jtk
    "A pessimist sees the difficulty in every opportunity; an optimist sees the opportunity in every difficulty."
    - Sir Winston Churchill (1874-1965)

  10. #10
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    Ken, I like my Ashley Iles. They are very well made. The brass ferrules will slip when the humidity changes, but a tap with a nail set will put enough of a divot in them to hold them firmly.

    They only make them in O1, so if you want something exotic you will need to look at something else. But at about half the price of the LN/LV lines I think they are the best value out there.

  11. #11
    I have the Narex imperial ones that Lee Valley sells. I have zero issues with them and enjoy using them. The downside is that I personally think they are a little on the ugly side if that matters. Many people complain about the size of the handles, but I like the handles. Perhaps it's because I have big hands, but I find them comfortable for a large variety of tasks.

  12. #12
    Several years ago, FWW did a very good review of the major brands of chisels. One of the things I learned about was something called "side bevel height."

    This is the thickness of the side wall that tapers to the edge. Important in fine joinery like dovetails. Generally speaking, aside from "firmer" chisels, the cheaper brands with have rather high SBH's.

    IIRC the best brands in this regard were Lie Nielsen & Ashley Iles. I think the Narex were rated "best value".

    Be aware on Narex, there are (or were) two lines. The "premium" line has a lower SBH than the regular Narex. When I bought mine, they way you could tell is the regular line has hooped handles, the premium line has plane round top wood handles.

    Having used them for a few years, my only knock on them is edge retention, which really isn't that big a deal. They sharpen up fast. But if you're working on a hard wood, keep the honing stone handy :-)

    Be prepared to spend some time flattening the backs.

    Since then I purchased a Stanley 750 chisel, which I was disappointed. The edge retention worse then Narex, and the handles not suited to my XL hands and the chisel way to light for my taste.

    For general chiselling or heavy work where I'm needing a firmer chisel, the Irwin Marples blue handled chisels have served me well.

  13. #13
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    I didn't see it mentioned above, so I'll ask.......

    Are you only considering new chisels? Vintage chisels can often be had a great bargain at swap meets and flea markets. Unless you're in a big hurry, you can acquire a pretty decent starter set for under $50. For instance, every year at the Arnfest gathering, there's at least 1 or 2 guys at the swap meet selling vintage chisels for $5 apiece.

    I have amassed all the chisels I need this way, and the quality of steel on tools like Greenlee, old Stanley 750's (not the new box store stuff), Witherby, Swan, Buck, Union, J. Addis, etc...... is excellent.

    Also, old Marples, and anything you can find with Sheffield steel is also going to typically be very good, unless the temper was ruined. At $5 to $10 apiece, you can easily take the gamble. I've only run into 1 chisel with soft steel, and I've probably restored at least 50 chisels (much more....being conservative) in my day. E.A. Berg from Sweden is also an excellent quality tool, although you will probably pay a premium to get them. Worth the money, in my opinion.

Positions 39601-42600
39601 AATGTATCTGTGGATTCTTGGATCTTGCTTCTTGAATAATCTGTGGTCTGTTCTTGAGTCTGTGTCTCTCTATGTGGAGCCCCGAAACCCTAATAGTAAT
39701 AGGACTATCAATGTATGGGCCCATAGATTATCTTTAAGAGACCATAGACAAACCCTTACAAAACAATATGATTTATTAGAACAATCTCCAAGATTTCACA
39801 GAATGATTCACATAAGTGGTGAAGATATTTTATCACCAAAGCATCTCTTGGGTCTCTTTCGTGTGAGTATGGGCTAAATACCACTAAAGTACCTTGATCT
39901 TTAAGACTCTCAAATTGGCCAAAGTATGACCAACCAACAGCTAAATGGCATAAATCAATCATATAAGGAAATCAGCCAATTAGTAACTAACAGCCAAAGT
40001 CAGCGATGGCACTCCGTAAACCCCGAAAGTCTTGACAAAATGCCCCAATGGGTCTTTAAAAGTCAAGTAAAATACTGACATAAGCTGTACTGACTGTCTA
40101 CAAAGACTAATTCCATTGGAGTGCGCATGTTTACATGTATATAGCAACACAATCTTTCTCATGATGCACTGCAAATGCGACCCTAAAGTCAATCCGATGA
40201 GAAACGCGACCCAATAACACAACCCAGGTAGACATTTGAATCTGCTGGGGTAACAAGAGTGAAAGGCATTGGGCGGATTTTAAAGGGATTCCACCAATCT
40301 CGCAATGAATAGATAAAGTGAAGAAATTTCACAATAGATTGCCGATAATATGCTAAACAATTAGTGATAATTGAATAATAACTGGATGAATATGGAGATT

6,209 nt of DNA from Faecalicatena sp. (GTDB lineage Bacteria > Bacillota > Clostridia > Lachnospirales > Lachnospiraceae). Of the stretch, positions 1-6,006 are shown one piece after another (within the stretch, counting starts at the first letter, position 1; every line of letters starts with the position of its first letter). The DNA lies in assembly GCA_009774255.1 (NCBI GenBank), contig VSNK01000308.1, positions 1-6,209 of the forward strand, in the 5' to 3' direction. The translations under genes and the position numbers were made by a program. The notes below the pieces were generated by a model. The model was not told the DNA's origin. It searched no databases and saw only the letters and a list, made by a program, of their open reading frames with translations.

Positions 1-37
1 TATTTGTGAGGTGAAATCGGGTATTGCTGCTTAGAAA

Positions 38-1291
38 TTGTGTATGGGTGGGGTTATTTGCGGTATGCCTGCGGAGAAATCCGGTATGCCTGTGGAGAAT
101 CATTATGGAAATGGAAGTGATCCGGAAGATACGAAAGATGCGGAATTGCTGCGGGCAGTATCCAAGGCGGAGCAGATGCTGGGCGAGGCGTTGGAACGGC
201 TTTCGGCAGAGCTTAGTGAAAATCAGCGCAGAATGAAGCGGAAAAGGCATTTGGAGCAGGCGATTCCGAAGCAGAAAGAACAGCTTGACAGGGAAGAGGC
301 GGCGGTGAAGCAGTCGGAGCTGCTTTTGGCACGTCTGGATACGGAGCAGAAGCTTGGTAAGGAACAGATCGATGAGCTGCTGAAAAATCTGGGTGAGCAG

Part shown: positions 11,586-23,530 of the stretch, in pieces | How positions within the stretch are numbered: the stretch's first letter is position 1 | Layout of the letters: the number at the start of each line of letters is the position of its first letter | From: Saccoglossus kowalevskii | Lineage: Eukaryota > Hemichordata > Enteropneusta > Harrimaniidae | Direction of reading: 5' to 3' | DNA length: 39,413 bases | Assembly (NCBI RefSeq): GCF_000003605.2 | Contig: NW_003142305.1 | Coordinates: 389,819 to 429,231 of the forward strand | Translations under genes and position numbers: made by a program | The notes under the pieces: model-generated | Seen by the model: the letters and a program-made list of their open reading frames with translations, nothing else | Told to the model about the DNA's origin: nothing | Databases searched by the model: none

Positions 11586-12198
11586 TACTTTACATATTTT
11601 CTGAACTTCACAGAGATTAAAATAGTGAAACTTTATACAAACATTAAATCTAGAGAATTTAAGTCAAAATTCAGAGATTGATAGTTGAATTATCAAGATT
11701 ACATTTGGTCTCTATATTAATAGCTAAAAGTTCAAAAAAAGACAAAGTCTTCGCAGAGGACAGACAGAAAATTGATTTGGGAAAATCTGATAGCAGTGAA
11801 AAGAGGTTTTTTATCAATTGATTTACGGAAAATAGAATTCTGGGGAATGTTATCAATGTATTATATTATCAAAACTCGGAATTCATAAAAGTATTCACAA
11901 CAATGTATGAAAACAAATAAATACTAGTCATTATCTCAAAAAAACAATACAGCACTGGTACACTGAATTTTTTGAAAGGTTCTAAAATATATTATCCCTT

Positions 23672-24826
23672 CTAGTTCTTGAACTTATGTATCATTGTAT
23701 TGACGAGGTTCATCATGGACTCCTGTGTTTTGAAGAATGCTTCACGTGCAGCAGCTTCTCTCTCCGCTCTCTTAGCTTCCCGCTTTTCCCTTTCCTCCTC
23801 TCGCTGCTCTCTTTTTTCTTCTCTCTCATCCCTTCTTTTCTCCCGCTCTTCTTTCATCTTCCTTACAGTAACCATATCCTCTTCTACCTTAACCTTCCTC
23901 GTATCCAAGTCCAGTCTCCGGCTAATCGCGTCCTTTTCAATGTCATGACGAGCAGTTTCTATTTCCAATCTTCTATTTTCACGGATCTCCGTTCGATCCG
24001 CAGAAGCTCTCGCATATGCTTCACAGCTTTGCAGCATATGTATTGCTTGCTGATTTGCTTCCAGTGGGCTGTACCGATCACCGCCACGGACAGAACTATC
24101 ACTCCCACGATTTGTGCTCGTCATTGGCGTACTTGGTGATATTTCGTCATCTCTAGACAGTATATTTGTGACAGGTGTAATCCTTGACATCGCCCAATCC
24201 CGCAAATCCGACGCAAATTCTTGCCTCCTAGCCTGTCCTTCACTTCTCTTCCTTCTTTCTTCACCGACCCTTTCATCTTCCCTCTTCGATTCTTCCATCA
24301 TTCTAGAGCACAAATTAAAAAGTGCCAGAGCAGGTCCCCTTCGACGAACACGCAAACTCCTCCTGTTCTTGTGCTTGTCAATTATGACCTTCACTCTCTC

If these vintage chisels were being made today, they would compete, price wise, in the category of new Lie Nielsen, Blue Spruce, and other top quality makers.

    You'll have to learn how to flatten, grind, and sharpen, but you should know how to do that anyway. For some, making new handles is a way to personalize a nice set of chisels. I have very large hands, and like a beefier handle than the ones put on new chisels today.

    Just a thought to consider.

    It was mentioned up stream, but I have a 30 year old small set of 5 Two Cherries chisels. Excellent steel, and very hard and durable. A little more difficult to sharpen, because of their hardness, but no big deal. The only issue I have with them is that they are metric. I have, since buying them new, reground them into paring chisels at 20 bevel.
    Last edited by Jeff Heath; 02-11-2019 at 9:45 AM.
    Jeff

  14. #14
    Ken-
    I love my Lie Nielsen chisels.

    They are slightly less priced than other 'Lexus league' chisels.

    Not everyone likes socket style chisels, though. You do have to deal with seating them, and some with bigger hands may find them a little on the delicate side. I like them precisely for this reason.

    I would not buy a set. Buy 1 or 2 in the sizes you might use most.

    I have a couple LN's and a couple Veritas PMV11s. I prefer the LN's. I also have the Narex's. Fine, but unless you need a whole set, I advise buying individually.

  15. #15
    I have two suggestions (well three) As another post suggested, look at only getting the ones you need instead of a set

    If your budget is "budget minded," You can find a lot of circa 1990 Marples chisel sets out there that have minimal usage. These are the old blue handle or brown boxwood handled sets of 4 or 5 chisels. I have these and they work fine. I'm not fond of the weight at the handle side, but I suspect many users are fine with the handles.

    What I consider a good handled chisel for me are the new Stanley Sweetheart chisels. They are similar to Lie Nielsen, but lighter and less steel with the same basic handle. I like the light weight of these better than the Lie Nielsen, but acknowledge the Lie is obviously a better chisel in absolute quality. I have a few of all the ones mentioned, so I speak from "My" hands on perspective.

    Also, I think the challenges I have with the heavier handled chisels are twofold, they are a little harder to hold steady when sharpening when top heavy and take a little more precision effort to align when using.
    Last edited by Jim Foster; 02-11-2019 at 1:22 PM.